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The long (and wobbly) story of gelatine

The long (and wobbly) story of gelatine
  • Gelatine was once the height of sophistication and demonstrated the status of the host through the food they served to guests

  • Moulds and multicoloured gelatine featured in various recipes from the 19th century

If I were to tell you that strawberry jelly was today's dessert, you probably wouldn't think that was interesting. However, if in an upmarket restaurant they suggested that you try the spherification of coulis of red fruit, or the spring dessert with a gel texture and aroma of trifle, that would be different. That is totally normal because although the main ingredient is the same and the three options all use a gelling agent to give them texture, these days the word gelatine sounds more off-putting than a small touch of 'guatiné', while 'agar-agar' or 'alginato' still give the idea of something innovative and therefore desirable.

Haute cuisine is increasingly finding new ways to jellify, thicken and coagulate, but the reputation of the simple gelatine - the former queen of the dinner table - is heading downhill fast with no brakes, relegated to hospital food or an insubstantial dessert for children.

Ironically, the defenestration of poor gelatine is a consequence of its own overwhelming success. The obession for textures between mucilaginous and plasticised was a gastronomic fashion at a certain time, but it was also the result of a desire which was largely cherished by any cook with pretentions, whether domestic or professional: the - final! - democratisation of gelatine. The food industry had managed to make one of the most difficult and expensive creations in the history of gastronomy available to all, and Spain went crazy for it, adored it, praised it, spent money on it and, in the end, fell out of love with it through overuse.

But you must understand, dear readers, that before all this occurred gelatine was not only the height of sophistication but also demonstrated the status of a host through the food they served. It was also the definitive proof of the skill of a chef, and one of the most arduous and costly preparations possible in a medieval kitchen. Laboriously extracted from bones, tissues and other parts of animals, gelatine first needed enormous amounts of ingredients such as cows' feet, deer antlers and sturgeon bladders.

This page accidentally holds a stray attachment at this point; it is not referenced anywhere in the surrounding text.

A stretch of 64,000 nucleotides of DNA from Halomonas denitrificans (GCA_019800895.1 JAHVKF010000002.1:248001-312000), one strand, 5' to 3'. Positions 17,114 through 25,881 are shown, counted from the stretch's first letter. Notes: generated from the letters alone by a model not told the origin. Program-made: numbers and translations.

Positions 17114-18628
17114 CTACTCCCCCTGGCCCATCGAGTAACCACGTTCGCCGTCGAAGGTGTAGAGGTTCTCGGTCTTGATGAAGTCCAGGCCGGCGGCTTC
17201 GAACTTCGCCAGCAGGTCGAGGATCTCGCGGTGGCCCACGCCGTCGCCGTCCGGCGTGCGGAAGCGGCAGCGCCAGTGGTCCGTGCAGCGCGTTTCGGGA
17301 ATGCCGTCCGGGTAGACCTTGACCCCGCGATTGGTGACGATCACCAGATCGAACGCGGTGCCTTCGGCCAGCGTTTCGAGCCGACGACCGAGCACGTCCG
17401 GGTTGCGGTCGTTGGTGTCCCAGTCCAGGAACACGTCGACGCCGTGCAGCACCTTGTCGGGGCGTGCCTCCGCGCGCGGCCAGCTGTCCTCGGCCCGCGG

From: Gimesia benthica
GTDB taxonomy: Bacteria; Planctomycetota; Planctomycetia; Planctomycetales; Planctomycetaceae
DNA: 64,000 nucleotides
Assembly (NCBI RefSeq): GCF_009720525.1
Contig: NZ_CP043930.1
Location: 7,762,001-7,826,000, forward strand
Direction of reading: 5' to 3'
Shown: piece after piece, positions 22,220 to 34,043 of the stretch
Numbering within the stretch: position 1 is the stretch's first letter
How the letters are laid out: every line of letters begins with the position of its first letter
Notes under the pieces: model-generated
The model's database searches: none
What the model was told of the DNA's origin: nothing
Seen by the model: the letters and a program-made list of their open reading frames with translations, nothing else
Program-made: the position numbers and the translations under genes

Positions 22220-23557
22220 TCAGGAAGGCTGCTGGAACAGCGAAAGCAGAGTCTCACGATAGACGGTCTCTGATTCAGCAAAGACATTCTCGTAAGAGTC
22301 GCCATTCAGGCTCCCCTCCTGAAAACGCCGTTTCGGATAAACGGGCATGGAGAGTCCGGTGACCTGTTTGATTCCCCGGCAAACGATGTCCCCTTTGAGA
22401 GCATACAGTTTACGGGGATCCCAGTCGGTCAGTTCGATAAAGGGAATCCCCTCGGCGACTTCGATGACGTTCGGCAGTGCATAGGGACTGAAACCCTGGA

Iced substance

Then came a lengthy and tedious process of cooking, clarifying, straining and filtering to achieve a transparent and miraculous liquid which set as it cooled, or 'froze' as they used to say centuries ago. In fact, the words freeze, jelly and gelatine have the same origins in Latin: 'gelatus', meaning cold. Long before the Royal Academy defined gelatine as an "iced substance and available in the form of jelly", used frequently by foreigners and introduced by them, it was already very well-known in the kingdoms of the Iberian peninsula. What happened is that they called it something else.

From 'gelea' to 'jieladina', but also gelata, jelabea, giladea and geladía, these are the names that appear in some ancient recipe books such as the 'Llibre de Sent Sovi' (14th century), the 'Llibre del Coch' and 'Libro de guisados' by Ruperto de Nola (published in Catalan in 1520 and in Castilian in 1525) and the Vergel de Señores, which showed how to make all types of preserves (15th century).

Reading their instructions for making gelatine helps us to understand why it became an aristocratic technique, used in wealthy households with enough raw materials and staff to prepare it.

De Nola's 'giladea' was made with chickens, cow and sheep's feet, white wine, ginger, aniseed, cinnamon, pepper, nutmeg, mace flowers and saffron, and the gelatinous liquid was poured over the cooked meat and left to cool down and set. Gelatine was also used as a preservative, as a thick isolating layer to lengthen the useful life of foods such as fresh fish or roasted meats.

Without a doubt the jewel of our gelatinous gastronomy used to be different, less practical and infinitely more lavish, the supreme demonstration of the shaky and wobbly culture that reigned before instant powders, agars and alginates came into existence.

In the Vergel de Señores book (kept in the National Library and still not completely transcripted) there is a recipe for 'gelea de manos de ternera y de carnero', a jelly made with cow and sheep's feet. It is a multicoloured fantasy of gelatine dyed in different tones which must have adorned many noble tables in the 15th century and was the predecessor to the rainbow-coloured moulds we make nowadays. And also the spherifications, it goes without saying.